It’s a simple question. Innocuous, really. Asked in all sincerity, and with all the best intentions. But for an increasing percentage of customers, it’s a question that can set a service interaction off on a negative high-effort note from the first word:
“How may I help you?”
How could that possibly be harmful? It’s the question that initiates virtually every live customer interaction, and it has for years.
But that’s the problem.
We all know that over the past decade or so, customer behavior has been changing rapidly. The vast majority of customers don’t begin a service journey by looking up your phone number and calling your live agents—they begin online. Very often they try to resolve an issue or solve a problem by themselves. And as we get more data about online customer behavior changes as a result of the pandemic, we know we will see this expectation of self-sufficiency only continue to grow.
But these changes in digital habits also force you to confront a new reality of interacting with customers in your live channels as well. With the proliferation of self-service functionality, FAQs, support tools like video and diagnostics, user forums and chatbots—most of your customers will have been well into what they perceive as the middle of their resolution journey before they ever speak to or chat with a live agent.
Now can you see how this question—asked innocently and even with the kindest tone—could set a customer off?
Think about it this way: When you’re in the middle of some activity (telling a story, watching a movie, playing a game) and someone else barges in and expects you to start all over so THEY can catch up, how does that make you feel?
Or, if you and your family were in the middle of dessert after a big meal at a restaurant, how would you react if a smiling-faced server came up to your table and started handing out dinner menus and telling you about the “special of the day?” You’d probably look at them like they had a screw loose!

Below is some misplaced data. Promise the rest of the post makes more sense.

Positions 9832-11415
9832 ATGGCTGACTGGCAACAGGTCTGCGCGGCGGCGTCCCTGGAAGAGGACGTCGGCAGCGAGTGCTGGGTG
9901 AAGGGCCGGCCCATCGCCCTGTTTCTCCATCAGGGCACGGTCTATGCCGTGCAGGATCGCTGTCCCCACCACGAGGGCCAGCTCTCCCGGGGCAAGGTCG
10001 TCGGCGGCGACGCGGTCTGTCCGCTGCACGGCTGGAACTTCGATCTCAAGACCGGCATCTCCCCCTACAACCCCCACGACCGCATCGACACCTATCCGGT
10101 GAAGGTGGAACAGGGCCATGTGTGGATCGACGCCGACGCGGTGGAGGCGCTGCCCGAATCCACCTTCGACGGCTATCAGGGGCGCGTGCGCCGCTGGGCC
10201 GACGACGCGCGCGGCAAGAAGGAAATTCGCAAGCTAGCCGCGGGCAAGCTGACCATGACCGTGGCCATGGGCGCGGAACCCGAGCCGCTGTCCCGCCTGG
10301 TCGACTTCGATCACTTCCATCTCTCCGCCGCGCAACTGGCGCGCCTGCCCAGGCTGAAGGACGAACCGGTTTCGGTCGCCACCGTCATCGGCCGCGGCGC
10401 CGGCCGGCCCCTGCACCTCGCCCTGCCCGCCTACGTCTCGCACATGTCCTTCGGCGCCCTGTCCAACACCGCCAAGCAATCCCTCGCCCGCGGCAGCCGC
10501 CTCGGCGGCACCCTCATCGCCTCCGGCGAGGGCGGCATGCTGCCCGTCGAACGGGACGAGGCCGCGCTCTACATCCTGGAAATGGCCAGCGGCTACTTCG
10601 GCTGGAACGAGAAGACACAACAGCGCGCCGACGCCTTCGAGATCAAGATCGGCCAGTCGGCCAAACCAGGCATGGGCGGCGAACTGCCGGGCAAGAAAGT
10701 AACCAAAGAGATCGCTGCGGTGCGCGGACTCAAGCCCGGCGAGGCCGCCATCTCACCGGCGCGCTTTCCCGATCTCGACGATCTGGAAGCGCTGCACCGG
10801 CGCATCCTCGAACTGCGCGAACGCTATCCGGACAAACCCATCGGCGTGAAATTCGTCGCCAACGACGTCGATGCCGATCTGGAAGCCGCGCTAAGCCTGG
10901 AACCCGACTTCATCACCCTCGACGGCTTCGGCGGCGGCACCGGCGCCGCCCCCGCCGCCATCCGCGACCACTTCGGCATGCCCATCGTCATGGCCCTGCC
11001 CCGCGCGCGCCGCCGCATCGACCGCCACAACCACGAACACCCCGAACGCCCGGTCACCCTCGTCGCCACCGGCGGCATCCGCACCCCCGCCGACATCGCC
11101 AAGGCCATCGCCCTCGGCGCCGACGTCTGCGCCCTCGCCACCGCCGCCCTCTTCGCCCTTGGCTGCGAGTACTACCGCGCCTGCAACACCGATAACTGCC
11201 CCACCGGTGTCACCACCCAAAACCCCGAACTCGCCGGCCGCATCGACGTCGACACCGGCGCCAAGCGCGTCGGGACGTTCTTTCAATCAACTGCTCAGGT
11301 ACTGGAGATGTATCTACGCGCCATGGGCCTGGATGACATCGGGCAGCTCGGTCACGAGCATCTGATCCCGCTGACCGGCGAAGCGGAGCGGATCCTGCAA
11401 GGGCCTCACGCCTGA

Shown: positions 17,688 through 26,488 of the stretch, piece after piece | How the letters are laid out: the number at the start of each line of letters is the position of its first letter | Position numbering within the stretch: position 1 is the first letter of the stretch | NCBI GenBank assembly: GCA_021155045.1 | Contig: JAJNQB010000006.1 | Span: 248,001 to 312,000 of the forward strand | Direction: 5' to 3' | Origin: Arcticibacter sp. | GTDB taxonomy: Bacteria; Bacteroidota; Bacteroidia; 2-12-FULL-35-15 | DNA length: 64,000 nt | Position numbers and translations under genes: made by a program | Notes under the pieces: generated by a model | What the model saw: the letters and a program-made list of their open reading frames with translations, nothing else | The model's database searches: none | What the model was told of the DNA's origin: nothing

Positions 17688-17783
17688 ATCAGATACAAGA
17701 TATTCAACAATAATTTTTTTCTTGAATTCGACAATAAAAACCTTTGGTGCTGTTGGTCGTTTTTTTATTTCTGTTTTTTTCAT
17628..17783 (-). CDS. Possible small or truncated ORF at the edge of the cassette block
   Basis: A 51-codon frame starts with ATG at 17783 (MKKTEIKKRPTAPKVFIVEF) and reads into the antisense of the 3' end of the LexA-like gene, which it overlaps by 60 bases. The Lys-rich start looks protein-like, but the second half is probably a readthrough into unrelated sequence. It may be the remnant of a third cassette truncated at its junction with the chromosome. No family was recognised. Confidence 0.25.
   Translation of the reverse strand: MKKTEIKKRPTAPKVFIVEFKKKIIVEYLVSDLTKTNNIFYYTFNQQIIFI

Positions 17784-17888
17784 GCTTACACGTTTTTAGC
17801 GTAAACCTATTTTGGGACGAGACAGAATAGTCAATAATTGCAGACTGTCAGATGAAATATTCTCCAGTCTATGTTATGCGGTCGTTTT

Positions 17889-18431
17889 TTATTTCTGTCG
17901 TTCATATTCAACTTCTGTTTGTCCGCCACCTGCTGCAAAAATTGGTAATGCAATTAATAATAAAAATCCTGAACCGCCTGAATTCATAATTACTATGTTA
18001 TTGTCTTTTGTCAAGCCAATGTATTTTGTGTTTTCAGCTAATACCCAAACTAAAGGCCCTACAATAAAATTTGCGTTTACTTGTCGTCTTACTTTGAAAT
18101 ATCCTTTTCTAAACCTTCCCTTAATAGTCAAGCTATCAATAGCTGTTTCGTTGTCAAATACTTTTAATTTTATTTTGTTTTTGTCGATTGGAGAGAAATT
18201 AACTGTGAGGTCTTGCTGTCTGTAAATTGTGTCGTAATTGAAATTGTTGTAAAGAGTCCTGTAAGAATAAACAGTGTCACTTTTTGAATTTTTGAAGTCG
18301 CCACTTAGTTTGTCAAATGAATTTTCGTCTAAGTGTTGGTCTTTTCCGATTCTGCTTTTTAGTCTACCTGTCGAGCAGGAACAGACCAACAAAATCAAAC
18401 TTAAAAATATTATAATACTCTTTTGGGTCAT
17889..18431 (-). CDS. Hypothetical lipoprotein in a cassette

But this is the situation your agents are in every day with an increasing percentage of the customers they serve.
When a customer has to repeat themselves to a service rep who is joining them in the middle of their journey, and they have to start all over to re-explain everything that they’ve already been trying—THAT is the very definition of a high-effort experience.
But it doesn’t have to be. Not anymore.
With the advent of true Digital Customer Service, if a live agent joins a customer in the midst of an interaction, everything the customer has already been doing in a wide variety of channels can be made visible to the agent. When the agent already knows WHO they are engaging with, and WHAT that customer is trying to accomplish, the conversation becomes faster, more efficient and more effortless as a result.
We all know how important it is to “meet the customer where they are.” But that doesn’t only apply to the channel they’re in, it also applies to where they are in the process of getting their issue resolved. Where are they in their “journey?” It’s almost certainly not at the beginning.
You need to deliver a eulogy to “How may I help you today?”
It had a good run. It served us well for decades. But we—and our customers—live in a very different time today.